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Easter Sunday

Sunday April 20, 2025

Easter stands at the pinnacle of the Christian liturgical year, celebrating the resurrection of Jesus Christ from the dead, a cornerstone of faith promising redemption and eternal life to humanity. At the heart of this jubilant time is Easter Sunday, a day brimming with the joy of the Risen Lord, which also begins the Easter Octave—eight days of unbroken celebration, each treated as though they are one and the same day. This period invites us into deep reflection and joy over the life-giving mysteries of Christ's triumph over death.

The Octave of Easter is an extended season of joy, underscoring the central truth of Christian faith: Christ's victory over death and sin. Throughout this time, the faithful engage in daily Masses that resonate with Easter's hopeful and renewing message, culminating on Divine Mercy Sunday. This special day highlights God's endless mercy and love.

Easter and the ensuing Octave are not just remembrances of a past event but are invitations into a more profound, personal encounter with the Risen Christ today. This season ushers in a time of new beginnings and divine grace, offering a pathway to spiritual renewal and deeper connection with the essence of our faith.

Easter Sunday Readings (Vigil Mass)

(At least three, and up to all seven of the readings from the Old Testament below are used at the Vigil Mass. The third reading from Exodus 14 must always be included.)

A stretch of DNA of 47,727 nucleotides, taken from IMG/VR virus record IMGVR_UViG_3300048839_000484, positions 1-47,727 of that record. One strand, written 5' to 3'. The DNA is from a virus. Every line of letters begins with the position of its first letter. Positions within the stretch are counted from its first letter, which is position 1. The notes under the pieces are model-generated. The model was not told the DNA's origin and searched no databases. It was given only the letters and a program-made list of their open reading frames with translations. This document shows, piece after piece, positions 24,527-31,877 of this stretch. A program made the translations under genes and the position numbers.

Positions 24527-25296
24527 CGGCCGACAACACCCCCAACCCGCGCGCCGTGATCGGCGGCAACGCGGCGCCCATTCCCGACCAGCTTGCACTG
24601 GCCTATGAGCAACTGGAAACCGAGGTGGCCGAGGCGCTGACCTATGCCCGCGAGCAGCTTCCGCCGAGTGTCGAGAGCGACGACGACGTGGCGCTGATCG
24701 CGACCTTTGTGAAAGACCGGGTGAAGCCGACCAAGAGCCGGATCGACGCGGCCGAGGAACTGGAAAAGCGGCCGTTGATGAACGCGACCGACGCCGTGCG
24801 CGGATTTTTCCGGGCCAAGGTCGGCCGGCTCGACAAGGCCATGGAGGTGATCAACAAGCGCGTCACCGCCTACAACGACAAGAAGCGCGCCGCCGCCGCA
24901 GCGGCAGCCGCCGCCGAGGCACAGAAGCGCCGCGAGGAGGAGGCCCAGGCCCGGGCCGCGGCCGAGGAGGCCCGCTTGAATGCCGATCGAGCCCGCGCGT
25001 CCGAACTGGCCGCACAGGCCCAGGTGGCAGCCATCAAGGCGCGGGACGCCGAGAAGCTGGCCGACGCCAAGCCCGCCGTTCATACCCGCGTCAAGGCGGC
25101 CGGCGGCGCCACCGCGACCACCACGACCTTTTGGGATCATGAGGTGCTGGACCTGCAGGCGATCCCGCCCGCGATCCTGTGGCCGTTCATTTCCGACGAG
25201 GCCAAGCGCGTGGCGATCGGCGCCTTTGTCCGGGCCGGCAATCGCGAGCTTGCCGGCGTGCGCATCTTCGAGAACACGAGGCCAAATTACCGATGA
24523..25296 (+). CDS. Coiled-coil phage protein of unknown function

• First Reading - Genesis 1:1-2:2 : The biblical account of the creation of the world by God in six days. In this passage, God creates light, the sky, land, seas, vegetation, animals, and humans, and rests on the seventh day.
  • First Responsorial Psalm - Psalm 104: In awe, I praise God's grandeur, clothed in the universe's splendor. He established the earth, nourished it, and filled it with life. Through His wisdom, all creation thrives, echoing a call for the Spirit's renewal upon the earth.
  • Alternate First Responsorial Psalm - Psalm 33: The Lord's word is flawless, guiding us with fairness. His creative power and the care for His creation reflect His immense kindness. Blessed are those who find their strength in Him, as we await His steadfast love and protection.